CVE needs to determine how to address vendors that are not CNAs and do not make vulnerability information public, even when researchers report on vulnerability information concerning their products. For example, researchers publish vulnerabilities that they find in SAP, and they tend not to ask for CVE IDs. SAP does not make vulnerability information public. MITRE web scrapers monitor public vulnerability sources and find these SAP vulnerabilities. MITRE then assigns CVE IDs to them and incorporates them into the CVE List. MITRE has contacted SAP about being a CNA and SAP has not expressed interest. A proposed solution is to send these vendors a notification that MITRE will no longer assign CVE IDs, provide them with a block of CVE IDs, and instruction as to how to assign them. Resources are limited, and if customers are not demanding that CVE support something, then CVE will not provide support for it. If customers start demanding CVE IDs for a certain vendor, then the vendor will need to issue CVE IDs.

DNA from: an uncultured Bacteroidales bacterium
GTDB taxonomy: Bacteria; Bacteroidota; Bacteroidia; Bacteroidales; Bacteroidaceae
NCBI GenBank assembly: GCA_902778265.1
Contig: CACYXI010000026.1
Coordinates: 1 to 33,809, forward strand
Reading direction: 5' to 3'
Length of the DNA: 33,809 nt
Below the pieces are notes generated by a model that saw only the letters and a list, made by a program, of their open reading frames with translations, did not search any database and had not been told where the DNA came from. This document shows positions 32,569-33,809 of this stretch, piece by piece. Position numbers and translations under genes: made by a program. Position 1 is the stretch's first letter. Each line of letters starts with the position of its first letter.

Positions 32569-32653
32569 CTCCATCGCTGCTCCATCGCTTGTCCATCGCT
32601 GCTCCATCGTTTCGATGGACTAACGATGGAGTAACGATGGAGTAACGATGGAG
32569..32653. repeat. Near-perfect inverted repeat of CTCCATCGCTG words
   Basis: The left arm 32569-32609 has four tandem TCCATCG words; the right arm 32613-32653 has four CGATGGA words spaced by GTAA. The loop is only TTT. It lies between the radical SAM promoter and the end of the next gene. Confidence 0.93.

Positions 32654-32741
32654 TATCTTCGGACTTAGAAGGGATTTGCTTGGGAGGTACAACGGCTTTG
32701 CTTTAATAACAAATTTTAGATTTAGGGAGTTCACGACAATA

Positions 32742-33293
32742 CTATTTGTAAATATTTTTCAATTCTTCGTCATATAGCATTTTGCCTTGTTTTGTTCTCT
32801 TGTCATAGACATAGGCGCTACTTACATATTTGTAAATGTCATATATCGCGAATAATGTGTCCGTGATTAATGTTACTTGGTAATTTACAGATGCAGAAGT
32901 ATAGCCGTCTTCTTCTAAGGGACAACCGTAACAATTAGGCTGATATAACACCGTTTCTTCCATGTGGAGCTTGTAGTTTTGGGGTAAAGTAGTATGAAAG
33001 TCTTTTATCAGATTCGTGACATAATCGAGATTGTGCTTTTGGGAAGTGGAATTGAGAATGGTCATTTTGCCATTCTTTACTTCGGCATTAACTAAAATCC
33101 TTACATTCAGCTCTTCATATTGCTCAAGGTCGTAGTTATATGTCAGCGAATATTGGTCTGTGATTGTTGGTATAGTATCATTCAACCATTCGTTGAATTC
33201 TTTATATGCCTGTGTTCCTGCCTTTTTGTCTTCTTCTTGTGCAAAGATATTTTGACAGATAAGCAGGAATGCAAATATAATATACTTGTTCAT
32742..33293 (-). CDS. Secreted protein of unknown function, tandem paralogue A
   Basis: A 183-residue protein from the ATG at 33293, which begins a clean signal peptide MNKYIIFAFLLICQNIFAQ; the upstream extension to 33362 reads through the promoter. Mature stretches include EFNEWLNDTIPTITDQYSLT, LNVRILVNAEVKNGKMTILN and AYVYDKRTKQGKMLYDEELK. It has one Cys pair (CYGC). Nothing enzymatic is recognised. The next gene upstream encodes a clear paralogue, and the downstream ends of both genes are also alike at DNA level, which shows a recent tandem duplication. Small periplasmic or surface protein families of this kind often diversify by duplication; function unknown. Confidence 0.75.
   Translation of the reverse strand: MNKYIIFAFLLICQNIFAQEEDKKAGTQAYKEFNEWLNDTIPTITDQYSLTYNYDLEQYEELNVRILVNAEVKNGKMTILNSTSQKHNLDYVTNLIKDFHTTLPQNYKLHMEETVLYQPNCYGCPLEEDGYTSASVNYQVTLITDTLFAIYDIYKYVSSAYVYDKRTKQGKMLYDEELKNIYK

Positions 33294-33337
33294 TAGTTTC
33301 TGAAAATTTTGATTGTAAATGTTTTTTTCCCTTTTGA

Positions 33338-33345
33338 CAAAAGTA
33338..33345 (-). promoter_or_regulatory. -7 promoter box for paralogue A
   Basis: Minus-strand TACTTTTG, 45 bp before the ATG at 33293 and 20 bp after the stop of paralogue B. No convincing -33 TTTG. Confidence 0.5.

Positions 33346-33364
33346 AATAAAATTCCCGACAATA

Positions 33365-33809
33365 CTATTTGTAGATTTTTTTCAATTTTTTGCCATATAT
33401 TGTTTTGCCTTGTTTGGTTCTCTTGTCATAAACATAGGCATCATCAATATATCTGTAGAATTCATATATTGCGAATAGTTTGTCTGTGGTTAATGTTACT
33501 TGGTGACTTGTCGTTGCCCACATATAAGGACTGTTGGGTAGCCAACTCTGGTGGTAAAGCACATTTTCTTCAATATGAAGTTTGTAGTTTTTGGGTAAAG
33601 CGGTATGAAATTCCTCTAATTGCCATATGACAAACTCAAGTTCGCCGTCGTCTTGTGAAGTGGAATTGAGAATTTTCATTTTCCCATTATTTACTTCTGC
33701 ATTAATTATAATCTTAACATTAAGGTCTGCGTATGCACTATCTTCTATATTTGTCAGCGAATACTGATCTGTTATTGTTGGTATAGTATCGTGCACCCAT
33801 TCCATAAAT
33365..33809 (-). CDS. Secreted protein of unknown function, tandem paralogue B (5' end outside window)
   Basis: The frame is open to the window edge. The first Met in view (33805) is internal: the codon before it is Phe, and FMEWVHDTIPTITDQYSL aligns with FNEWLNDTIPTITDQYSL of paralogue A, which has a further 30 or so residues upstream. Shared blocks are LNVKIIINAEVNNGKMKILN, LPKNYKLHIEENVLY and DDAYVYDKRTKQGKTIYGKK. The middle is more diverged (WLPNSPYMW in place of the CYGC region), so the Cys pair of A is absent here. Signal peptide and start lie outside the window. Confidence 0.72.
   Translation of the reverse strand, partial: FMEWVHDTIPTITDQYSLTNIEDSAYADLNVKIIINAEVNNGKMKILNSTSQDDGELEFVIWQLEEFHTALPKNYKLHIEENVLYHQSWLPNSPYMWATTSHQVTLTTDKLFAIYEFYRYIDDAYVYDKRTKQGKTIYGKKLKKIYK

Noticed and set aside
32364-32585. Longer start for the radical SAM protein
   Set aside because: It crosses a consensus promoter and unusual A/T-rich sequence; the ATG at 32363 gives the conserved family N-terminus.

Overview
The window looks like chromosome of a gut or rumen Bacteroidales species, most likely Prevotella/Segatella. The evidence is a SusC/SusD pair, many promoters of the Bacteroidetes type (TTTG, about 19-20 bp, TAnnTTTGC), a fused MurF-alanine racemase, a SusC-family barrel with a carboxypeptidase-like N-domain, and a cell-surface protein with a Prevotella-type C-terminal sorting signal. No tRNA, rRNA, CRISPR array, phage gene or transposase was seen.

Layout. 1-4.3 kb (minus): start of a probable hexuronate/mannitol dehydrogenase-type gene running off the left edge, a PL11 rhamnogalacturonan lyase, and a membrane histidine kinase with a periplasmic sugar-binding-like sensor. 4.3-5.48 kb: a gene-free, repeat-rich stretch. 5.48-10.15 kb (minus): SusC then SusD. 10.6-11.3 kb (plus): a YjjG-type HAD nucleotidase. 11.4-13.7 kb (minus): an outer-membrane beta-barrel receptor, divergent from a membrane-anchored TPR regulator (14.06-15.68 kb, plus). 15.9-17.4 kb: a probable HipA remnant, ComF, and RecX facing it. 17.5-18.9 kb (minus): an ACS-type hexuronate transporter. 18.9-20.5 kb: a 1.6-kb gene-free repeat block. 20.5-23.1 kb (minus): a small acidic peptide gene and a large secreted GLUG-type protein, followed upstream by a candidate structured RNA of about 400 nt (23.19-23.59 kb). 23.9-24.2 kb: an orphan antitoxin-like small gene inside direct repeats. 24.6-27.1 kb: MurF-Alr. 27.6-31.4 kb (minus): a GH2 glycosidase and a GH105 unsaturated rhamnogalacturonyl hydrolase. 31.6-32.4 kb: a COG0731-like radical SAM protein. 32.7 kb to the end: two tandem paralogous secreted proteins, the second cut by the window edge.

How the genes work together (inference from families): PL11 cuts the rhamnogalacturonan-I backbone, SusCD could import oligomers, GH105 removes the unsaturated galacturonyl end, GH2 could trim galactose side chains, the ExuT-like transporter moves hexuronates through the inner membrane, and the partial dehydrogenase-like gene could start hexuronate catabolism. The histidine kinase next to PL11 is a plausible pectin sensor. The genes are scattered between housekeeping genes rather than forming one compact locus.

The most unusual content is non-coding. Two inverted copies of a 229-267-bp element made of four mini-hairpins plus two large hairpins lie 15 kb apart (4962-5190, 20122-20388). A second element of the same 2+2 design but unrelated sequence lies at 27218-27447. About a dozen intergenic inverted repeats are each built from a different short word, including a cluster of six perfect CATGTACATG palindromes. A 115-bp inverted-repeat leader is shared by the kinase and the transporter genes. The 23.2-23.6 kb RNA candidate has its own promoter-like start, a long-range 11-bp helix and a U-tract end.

MITRE will continue to work off of a defined scope and Products and Sources list and will continue to use these as a filter for what cve-assign covers. Periodic updates are made to the Products and Sources to address changes in the marketplace.
MITRE provides descriptions for all of the CVE IDs it assigns. MITRE uses these descriptions to help determine if a CVE ID has already been assigned to a vulnerability. If the CVE already exists, then the existing CVE is updated with new references and/or details. Other organizations use these descriptions to accelerate their analysis process and to do vulnerability scoring.
DWF will investigate automating the creation of CVE descriptions. DWF will have strictly well-formed data for its entries and various hierarchies for the community. The goal is to attain a point where descriptions can be automatically generated and remain valuable for current usage without denigrating or reducing the quality of looking at CVEs.